My daughter left this morning for Oklahoma to visit her grandma and her grandma's new rat terrier, with her friend Dylan, the guy in the red shirt. Here they're saying good-bye to Henry, with backpack, and to me the mom taking the picture, who just lent them her car and gave them enough gas money to make it to their first stop, the Wigwam Motel in Holbrook, AZ.
I didn't want to embarrass Maya and her friends (and believe me, they would be too!) with exploits of my road trip with my old friend Sally Wilder in the seventies, when we drove from Louisville, KY to Redwood City, CA, but the road was long, the wind fierce and the icy creeks in Utah where we bathed utterly bracing (not to mention we ate all our food before crossing the bridge into Indiana). Despite traveling with a cat and ending up in dorm rooms with strange men, it was a rite of passage that every young person was taking at the time. So Maya, I'll miss you, I'll worry about you, but you're fulfilling your duty as a free spirit and pursuing what's been laid out before you by generations of nineteen and twenty-year-olds, and that, I'm all for.
Mina M., a Persian Jew from Tehran, has been my student for the past eight months; she's always cheerful, always first to class, so it came as a complete surprise when I asked her the other evening what she was going to do after graduation and she burst into tears. We all sat there totally bewildered: what had gotten into Mina, the cheerful one?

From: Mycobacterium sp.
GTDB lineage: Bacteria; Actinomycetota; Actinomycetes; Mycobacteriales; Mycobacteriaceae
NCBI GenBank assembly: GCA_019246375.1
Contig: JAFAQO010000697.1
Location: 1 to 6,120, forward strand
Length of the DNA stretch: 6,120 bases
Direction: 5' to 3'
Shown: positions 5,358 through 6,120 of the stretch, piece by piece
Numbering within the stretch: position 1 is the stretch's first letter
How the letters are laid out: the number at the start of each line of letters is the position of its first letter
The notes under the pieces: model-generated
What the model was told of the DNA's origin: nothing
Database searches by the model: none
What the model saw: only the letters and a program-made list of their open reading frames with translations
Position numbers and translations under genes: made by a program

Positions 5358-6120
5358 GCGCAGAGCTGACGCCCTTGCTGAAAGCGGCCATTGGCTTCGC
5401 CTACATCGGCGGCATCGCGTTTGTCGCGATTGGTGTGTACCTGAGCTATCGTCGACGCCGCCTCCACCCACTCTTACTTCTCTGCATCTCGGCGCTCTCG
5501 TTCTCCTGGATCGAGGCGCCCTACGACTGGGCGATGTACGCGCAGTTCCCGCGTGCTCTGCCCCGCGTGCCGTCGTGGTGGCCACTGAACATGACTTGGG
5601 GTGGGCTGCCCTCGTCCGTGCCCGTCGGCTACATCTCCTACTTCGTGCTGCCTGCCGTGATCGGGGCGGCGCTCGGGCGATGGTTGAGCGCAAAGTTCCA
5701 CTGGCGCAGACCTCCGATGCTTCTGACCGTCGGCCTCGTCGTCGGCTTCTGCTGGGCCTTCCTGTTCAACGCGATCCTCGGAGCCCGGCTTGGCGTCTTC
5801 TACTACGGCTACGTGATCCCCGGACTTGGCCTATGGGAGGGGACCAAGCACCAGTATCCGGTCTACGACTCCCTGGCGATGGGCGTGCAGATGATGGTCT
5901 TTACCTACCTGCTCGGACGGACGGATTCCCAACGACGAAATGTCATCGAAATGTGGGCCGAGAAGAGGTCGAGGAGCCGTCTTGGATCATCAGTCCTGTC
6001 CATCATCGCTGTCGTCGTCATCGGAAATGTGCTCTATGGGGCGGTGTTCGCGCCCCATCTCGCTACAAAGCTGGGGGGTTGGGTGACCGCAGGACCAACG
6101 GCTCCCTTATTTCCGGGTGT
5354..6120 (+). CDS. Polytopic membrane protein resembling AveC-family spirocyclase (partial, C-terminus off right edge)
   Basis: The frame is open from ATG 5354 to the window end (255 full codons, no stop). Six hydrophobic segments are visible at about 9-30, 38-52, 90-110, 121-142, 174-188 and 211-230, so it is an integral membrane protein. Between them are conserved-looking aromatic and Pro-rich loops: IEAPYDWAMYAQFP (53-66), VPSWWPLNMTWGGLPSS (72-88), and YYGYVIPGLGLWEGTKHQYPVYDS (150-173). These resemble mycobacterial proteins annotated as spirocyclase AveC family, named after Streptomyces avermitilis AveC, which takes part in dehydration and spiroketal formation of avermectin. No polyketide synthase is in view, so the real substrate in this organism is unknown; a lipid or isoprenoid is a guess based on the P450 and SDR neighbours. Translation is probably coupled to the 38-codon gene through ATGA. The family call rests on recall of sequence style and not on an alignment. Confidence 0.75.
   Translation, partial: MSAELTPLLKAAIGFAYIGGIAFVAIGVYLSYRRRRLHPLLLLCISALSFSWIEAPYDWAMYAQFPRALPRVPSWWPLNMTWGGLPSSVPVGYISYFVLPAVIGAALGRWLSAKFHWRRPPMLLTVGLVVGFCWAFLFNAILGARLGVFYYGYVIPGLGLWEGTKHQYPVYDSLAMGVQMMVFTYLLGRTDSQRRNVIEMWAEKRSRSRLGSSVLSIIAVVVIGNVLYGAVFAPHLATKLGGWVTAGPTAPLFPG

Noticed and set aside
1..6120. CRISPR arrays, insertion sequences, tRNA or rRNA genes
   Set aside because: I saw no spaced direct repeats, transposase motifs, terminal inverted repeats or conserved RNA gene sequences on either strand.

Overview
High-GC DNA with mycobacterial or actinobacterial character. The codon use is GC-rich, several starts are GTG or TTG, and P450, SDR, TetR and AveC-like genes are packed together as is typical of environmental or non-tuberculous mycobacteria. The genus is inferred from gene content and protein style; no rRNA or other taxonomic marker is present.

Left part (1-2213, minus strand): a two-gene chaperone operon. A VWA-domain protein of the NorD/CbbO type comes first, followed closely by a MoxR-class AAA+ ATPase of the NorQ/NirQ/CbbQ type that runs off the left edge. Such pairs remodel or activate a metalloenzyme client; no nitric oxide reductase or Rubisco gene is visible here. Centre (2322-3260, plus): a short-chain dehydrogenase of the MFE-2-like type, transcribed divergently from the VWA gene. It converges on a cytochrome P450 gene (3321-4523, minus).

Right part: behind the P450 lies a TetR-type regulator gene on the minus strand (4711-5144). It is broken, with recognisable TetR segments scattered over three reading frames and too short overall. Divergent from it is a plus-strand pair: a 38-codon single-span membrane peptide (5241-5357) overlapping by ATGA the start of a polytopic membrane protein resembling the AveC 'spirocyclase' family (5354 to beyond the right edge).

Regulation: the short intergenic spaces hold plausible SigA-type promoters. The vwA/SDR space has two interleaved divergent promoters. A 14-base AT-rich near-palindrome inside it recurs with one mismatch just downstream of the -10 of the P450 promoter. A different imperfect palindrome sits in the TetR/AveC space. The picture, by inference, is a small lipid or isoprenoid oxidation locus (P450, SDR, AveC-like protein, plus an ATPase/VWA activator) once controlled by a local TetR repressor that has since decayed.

Mina's struggled more than other Farsi-speaking students to learn English (married at 17, first baby a year later), but you can't say she hasn't tried, and lately her comprehension has taken off in leaps and bounds. Now when I ask her how she's doing, she's actually able to say, just fine. But she recently found out that if she wants to continue, she'll have to pay a lot of money, which brought on the stream of tears.
What must it be like to make progress in another language— to suddenly comprehend what's going on around you—and then be told to stay home? She complains that no one in her family—three children, two grandchildren and an older husband—will speak to her in English. Los Angeles' Farsi speaking community is the second largest Iranian community outside of Iran (estimated at 500,000 to 600,000 residing mainly in the Pico, Westwood area, dubbed "Tehrangeles"). Mina lives in the middle of it and has no other contacts outside its borders; she doesn't need to speak English to survive, yet these classes have given her a form of independence she hasn't had before— being able to navigate this city on her own.
Last night Mina came to class her old cheerful self. She told me that she's going to ignore the directive from the office, and continue class under the radar. She didn't exactly put it that way, but she did say her English has never been "more better," and so she's not going to stop. She must, she will go on.